A measure that would limit government spending and prohibit state-backed retirement plans for lawmakers has failed to pass muster with the Michigan Supreme Court.
The court agreed Thursday with the state elections board, which voted last week to not allow the proposal on the ballot because its supporters fell about 20,000 valid signatures short of the 317,757 needed to go before voters.
The Michigan Stop Overspending Committee had appealed the board's decision, arguing the board wrongly tossed duplicate signatures, but lost Wednesday in the state Court of Appeals. The committee appealed that decision but lost again Thursday in the high court.
Stop Overspending turned in more than 500,000 signatures in July. But a sample reviewed by the secretary of state's office found numerous duplicate signatures, signatures from people not registered to vote in Michigan and other flaws.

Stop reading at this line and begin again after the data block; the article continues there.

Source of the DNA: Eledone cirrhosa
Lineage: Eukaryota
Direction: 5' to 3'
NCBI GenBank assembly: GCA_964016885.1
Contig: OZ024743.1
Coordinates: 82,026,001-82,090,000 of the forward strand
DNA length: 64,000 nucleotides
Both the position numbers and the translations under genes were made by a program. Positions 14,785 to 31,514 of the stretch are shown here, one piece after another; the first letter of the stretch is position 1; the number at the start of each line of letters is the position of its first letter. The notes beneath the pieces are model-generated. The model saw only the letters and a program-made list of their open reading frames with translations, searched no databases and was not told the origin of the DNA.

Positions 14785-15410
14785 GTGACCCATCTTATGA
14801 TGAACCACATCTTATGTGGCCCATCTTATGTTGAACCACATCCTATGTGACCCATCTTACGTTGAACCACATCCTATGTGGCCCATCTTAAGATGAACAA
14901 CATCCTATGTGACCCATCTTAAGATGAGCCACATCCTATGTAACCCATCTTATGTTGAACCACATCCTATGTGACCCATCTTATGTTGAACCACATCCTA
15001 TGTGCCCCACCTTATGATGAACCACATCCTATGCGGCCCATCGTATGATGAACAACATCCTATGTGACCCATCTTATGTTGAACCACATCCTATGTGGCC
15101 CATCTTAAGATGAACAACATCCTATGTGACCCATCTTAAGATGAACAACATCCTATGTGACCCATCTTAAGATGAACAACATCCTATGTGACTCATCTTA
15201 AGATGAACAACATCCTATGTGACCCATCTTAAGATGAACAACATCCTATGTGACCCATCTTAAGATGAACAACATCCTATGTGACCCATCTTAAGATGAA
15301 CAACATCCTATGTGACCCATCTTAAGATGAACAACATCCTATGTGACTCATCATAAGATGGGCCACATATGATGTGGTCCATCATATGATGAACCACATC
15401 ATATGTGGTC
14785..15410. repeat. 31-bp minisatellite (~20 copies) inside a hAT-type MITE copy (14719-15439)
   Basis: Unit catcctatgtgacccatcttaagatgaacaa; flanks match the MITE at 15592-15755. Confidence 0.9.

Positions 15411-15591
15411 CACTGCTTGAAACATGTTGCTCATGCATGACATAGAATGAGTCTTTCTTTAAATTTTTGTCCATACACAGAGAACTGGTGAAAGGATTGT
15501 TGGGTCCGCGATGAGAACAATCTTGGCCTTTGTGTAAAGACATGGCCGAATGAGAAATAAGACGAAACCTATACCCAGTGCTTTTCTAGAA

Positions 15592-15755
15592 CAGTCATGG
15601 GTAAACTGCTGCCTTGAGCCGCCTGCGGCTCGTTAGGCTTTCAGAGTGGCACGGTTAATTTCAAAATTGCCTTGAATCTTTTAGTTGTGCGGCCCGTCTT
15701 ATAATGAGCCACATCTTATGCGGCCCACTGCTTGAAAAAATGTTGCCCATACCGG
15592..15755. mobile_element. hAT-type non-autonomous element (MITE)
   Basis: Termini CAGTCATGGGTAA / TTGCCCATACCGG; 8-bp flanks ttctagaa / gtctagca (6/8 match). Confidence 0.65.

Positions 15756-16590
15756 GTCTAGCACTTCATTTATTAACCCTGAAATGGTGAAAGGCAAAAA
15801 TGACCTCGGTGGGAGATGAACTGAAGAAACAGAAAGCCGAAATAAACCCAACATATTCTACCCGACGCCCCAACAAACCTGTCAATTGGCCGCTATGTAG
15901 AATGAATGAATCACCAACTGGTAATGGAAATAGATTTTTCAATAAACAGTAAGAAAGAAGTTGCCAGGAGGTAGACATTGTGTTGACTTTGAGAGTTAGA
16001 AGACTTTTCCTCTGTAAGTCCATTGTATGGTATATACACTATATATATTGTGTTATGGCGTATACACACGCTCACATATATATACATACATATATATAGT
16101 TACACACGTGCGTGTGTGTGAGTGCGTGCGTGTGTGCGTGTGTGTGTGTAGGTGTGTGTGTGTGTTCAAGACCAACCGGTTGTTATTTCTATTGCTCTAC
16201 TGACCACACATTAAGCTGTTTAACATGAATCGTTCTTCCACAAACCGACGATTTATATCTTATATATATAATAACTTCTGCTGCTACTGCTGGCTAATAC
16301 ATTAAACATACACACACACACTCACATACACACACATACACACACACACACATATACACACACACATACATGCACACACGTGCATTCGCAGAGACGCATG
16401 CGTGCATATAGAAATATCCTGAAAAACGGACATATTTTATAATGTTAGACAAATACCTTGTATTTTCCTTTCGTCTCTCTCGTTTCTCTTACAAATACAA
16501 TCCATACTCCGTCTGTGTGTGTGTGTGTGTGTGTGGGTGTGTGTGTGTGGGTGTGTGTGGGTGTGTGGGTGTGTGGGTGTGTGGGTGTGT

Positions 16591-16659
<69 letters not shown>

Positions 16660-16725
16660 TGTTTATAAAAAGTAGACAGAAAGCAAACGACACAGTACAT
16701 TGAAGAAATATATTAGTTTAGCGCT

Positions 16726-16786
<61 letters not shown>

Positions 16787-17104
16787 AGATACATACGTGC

Michigan elections director Chris Thomas has said when there are duplicate signatures, they all are disqualified because state law aims to deter fraud and ensure integrity in the signature gathering process.
Stop Overspending said the policy is unfair because many people inadvertently signed twice. The group held a news conference Thursday to complain that an employee of ACORN, a public interest group that opposes the issue, had signed the Stop Overspending petition 14 times.
ACORN's head organizer, David Lagstein, said Stop Overspending was just trying to deflect attention from its failure to qualify for the ballot.